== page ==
California bond sales this year will remain at levels well below those of 2009 and 2010, as Governor Jerry Brown attacks what he calls a “wall of debt.”
While the nation’s most-populous state will sell $5.2 billion of general-obligation bonds in 2012, up 18 percent from 2011, that amount is far less than was issued in either of the two preceding years, according to Tom Dresslar, a spokesman for state Treasurer Bill Lockyer.
In 2009, the state sold $20.5 billion in general-obligation debt. The amount fell by almost half in the following year, to $10.4 billion, Dresslar said.
Brown, 73, yesterday proposed retiring $6.3 billion of the “economic recovery” securities voters authorized in 2004 and sold when Republican Arnold Schwarzenegger was governor. Brown aims to pay off those bonds by 2016. Reducing state indebtedness is crucial to building investor confidence, Brown said at a press briefing to unveil his proposed $92.6 billion general-fund spending plan for fiscal 2013, which begins in July..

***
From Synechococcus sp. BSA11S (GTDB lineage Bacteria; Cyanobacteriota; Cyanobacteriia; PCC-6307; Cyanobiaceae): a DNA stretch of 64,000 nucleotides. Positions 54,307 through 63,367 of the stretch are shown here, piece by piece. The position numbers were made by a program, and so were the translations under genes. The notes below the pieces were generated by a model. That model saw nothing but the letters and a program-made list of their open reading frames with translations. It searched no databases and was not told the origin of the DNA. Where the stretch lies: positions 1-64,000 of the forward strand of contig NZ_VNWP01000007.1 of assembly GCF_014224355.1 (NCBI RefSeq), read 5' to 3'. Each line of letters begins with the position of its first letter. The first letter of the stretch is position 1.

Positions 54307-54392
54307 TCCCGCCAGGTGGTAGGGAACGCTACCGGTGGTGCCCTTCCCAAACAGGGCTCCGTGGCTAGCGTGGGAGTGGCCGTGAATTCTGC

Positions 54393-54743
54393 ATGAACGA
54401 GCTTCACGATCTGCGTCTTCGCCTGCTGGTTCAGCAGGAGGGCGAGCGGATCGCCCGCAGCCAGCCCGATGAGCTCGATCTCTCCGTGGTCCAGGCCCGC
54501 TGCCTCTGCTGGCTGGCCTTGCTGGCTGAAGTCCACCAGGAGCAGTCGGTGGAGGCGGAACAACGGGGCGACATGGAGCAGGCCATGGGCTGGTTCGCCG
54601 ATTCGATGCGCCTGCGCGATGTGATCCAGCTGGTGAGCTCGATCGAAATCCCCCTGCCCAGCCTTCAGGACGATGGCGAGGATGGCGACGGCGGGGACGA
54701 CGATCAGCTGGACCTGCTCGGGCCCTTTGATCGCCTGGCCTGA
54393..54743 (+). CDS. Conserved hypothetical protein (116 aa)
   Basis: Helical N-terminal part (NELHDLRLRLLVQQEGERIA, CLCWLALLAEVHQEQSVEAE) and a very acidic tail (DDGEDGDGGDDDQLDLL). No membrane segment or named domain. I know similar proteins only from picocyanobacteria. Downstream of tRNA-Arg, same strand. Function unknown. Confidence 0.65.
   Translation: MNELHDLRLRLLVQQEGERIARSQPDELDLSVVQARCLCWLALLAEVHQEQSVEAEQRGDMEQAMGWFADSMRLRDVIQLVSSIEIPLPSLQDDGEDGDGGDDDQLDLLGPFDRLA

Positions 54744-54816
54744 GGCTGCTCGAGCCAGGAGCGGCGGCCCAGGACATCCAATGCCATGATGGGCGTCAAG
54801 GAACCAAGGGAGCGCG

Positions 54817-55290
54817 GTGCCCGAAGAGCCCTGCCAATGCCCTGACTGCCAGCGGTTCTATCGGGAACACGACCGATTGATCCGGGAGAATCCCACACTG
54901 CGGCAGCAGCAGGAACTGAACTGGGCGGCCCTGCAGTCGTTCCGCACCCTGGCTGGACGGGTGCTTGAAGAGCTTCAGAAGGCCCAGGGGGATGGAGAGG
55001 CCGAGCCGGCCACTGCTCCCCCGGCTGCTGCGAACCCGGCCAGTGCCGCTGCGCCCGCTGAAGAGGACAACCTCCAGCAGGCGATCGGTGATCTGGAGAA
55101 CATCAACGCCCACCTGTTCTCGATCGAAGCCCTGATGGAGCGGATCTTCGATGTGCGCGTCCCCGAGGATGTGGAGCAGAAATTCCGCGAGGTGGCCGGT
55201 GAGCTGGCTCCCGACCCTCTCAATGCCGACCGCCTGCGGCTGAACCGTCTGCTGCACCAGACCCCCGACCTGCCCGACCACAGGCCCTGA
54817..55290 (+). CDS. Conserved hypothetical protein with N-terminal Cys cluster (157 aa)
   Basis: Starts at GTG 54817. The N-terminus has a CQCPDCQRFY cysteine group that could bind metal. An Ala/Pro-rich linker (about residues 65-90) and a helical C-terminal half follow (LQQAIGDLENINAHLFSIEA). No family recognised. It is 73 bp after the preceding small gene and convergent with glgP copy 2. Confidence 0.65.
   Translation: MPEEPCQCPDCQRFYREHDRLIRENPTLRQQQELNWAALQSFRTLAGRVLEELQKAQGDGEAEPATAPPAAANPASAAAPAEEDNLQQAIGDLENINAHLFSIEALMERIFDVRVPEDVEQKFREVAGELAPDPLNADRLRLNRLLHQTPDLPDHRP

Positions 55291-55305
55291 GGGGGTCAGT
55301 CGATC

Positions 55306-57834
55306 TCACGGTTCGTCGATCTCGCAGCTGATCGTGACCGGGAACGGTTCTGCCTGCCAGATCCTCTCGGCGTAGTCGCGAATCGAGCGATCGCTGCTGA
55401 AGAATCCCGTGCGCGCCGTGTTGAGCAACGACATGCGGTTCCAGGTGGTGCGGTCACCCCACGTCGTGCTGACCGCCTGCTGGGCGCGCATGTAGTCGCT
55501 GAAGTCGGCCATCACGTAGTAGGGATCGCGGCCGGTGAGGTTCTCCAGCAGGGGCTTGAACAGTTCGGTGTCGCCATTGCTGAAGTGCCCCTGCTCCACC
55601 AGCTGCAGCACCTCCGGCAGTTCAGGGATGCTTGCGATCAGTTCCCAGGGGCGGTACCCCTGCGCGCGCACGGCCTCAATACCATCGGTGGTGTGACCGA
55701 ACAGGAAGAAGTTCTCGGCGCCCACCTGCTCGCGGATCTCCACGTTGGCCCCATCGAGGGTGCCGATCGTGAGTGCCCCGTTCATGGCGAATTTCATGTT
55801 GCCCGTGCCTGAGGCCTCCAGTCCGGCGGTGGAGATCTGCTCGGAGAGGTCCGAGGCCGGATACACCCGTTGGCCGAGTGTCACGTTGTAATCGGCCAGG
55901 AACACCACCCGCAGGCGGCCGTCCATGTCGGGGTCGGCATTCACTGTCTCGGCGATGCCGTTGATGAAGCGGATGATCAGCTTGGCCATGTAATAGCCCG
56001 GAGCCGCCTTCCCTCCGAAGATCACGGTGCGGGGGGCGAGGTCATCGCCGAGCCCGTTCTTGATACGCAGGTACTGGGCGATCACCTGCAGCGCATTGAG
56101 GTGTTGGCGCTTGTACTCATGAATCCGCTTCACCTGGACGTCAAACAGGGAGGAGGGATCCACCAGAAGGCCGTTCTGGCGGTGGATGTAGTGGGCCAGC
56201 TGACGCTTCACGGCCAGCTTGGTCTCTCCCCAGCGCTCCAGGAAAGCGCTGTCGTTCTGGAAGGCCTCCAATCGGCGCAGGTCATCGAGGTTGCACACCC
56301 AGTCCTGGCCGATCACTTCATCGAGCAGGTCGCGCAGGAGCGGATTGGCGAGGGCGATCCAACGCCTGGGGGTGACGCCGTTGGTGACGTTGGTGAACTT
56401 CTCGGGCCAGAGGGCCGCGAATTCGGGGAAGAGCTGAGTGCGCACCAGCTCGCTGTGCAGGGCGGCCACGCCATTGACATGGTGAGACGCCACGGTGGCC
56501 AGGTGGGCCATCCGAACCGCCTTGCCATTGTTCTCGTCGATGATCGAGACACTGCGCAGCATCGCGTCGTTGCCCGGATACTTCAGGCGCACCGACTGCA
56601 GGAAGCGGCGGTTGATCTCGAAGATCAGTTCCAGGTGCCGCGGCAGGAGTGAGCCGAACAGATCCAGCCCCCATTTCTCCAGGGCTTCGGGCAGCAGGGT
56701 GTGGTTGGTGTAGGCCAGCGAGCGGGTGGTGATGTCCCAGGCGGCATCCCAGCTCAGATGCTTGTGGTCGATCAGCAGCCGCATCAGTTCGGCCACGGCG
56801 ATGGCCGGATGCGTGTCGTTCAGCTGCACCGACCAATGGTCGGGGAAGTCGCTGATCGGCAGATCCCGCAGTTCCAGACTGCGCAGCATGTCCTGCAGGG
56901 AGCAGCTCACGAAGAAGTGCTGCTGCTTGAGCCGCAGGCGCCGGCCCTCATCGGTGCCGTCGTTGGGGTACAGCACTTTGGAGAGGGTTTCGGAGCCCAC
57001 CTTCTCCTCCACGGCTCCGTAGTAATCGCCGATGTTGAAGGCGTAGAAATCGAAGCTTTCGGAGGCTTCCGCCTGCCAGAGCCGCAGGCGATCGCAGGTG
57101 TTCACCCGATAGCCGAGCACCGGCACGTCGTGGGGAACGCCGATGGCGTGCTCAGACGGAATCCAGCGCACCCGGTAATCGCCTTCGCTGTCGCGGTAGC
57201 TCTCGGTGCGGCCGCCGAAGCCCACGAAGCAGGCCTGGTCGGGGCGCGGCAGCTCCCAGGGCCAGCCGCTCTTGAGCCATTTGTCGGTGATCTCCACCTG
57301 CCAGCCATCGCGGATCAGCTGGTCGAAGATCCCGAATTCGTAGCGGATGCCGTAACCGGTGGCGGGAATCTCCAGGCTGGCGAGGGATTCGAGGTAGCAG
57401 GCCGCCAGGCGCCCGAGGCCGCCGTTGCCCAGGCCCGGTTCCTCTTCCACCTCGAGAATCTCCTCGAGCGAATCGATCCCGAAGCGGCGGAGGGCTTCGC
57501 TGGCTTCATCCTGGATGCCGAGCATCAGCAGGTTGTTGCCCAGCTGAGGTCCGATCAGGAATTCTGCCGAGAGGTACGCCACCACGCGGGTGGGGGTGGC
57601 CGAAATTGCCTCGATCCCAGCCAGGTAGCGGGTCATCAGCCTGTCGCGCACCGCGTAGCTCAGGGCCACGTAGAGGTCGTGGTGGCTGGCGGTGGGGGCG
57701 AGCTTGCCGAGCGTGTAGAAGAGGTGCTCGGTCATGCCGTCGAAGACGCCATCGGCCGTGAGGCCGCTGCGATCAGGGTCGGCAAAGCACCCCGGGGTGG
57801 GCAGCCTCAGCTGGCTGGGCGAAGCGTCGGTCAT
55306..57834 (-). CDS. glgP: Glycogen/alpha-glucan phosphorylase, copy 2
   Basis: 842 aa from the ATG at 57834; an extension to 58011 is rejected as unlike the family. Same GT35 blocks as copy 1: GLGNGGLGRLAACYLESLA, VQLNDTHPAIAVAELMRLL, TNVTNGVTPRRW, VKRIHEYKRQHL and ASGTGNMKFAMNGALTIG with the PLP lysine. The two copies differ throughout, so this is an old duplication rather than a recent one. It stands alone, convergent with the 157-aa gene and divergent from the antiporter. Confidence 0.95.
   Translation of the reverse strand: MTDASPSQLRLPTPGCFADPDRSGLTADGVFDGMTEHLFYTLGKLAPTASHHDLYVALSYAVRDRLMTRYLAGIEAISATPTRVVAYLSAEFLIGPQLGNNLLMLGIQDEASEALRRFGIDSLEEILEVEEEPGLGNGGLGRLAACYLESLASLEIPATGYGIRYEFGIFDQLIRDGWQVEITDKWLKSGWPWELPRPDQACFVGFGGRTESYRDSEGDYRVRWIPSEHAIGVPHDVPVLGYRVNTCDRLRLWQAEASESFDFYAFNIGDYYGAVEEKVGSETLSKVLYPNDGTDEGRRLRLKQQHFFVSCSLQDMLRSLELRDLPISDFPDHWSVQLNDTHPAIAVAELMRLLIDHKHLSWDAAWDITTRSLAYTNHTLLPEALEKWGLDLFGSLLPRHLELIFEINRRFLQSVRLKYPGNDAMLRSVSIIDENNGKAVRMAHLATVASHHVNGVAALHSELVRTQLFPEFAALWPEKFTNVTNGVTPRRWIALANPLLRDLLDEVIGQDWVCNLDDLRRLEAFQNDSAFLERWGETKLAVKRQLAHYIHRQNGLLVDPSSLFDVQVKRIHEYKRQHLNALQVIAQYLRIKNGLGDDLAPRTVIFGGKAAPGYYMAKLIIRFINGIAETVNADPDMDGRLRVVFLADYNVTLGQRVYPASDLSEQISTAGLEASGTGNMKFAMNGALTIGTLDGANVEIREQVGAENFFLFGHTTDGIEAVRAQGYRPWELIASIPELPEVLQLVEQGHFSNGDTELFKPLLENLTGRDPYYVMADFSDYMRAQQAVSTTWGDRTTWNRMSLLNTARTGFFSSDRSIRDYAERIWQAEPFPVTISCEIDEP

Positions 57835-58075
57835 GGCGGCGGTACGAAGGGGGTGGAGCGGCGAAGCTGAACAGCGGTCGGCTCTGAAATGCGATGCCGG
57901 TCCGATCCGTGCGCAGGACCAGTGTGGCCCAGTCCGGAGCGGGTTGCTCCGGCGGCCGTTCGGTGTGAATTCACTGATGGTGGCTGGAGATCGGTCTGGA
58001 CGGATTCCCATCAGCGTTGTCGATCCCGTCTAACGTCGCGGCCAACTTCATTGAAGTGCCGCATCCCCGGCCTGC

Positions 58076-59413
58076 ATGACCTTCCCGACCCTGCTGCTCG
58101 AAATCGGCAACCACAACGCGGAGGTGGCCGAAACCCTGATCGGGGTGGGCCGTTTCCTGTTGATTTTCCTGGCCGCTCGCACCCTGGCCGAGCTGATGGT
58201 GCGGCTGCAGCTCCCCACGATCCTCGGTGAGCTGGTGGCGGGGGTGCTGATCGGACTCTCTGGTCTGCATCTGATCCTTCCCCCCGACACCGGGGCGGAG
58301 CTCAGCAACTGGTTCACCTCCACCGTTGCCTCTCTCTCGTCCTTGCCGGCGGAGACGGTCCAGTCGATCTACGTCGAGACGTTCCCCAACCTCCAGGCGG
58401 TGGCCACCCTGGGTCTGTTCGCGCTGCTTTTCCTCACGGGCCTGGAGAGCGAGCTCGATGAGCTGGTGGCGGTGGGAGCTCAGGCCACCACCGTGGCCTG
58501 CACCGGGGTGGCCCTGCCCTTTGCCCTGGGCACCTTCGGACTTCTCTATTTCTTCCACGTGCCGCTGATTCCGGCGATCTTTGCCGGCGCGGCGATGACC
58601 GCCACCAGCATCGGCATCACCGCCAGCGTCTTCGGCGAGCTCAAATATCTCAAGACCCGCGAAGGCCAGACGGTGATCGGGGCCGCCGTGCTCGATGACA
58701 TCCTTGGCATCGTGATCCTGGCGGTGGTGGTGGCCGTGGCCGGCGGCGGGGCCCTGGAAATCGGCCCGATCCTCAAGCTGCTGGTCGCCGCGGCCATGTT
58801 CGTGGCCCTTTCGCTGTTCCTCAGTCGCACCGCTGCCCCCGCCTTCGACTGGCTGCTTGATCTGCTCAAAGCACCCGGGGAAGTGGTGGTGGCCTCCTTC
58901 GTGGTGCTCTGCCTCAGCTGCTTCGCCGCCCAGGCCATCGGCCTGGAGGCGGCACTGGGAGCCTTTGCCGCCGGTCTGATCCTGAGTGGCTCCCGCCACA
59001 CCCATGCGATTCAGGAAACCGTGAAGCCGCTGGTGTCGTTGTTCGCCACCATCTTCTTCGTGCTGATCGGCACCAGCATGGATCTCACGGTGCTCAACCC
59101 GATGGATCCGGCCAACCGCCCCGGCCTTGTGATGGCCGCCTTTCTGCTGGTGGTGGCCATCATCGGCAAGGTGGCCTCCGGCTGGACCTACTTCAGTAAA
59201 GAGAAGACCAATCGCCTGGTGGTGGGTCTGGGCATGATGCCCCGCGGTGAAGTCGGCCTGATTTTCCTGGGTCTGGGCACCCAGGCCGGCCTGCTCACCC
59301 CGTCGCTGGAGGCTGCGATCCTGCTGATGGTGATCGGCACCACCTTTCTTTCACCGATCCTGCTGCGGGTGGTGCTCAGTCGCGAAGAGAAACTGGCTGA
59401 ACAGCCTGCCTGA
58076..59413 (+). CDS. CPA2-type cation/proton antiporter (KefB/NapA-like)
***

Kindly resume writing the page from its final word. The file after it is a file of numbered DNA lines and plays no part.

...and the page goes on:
“That’s one thing I’m really committed to,” the Democrat said. “We see what’s going on in Europe. We see the pathetic situation in Greece.”
Continued restraint in bond issuance may raise prices on Golden State bonds already outstanding, according to Bud Byrnes, president and chief executive officer of RH Investment Corp. in Encino, a part of Los Angeles.
“Relative to other markets, California will trade up,” Byrnes said by telephone yesterday. “Because of scarcity, I would expect it to trade higher relative to other bonds.”
California state and local debt returned almost 15 percent last year, according to a Bank of America Merrill Lynch index that measures price changes and interest payments. That’s more than the 11 percent earned by the overall U.S. municipal market.
Brown’s pledge will please voters who’ve had to tighten their own belts, according to Michael Shires, who teaches public policy at Pepperdine University in Malibu. The governor is also proposing increases in income and sales taxes.
“He’s trying to promote a theme of accountability,” Shires said. “Bond retirement has become part of that theme -- that there’s fixed amount of money we can spend.”
Those betting on the state include mutual-fund operator Pacific Investment Management Co., or Pimco, in which California debt made up almost 15 percent of its Municipal Income Fund at the end of October, according to a report filed yesterday. That was up from about 8 percent at the same point in 2010.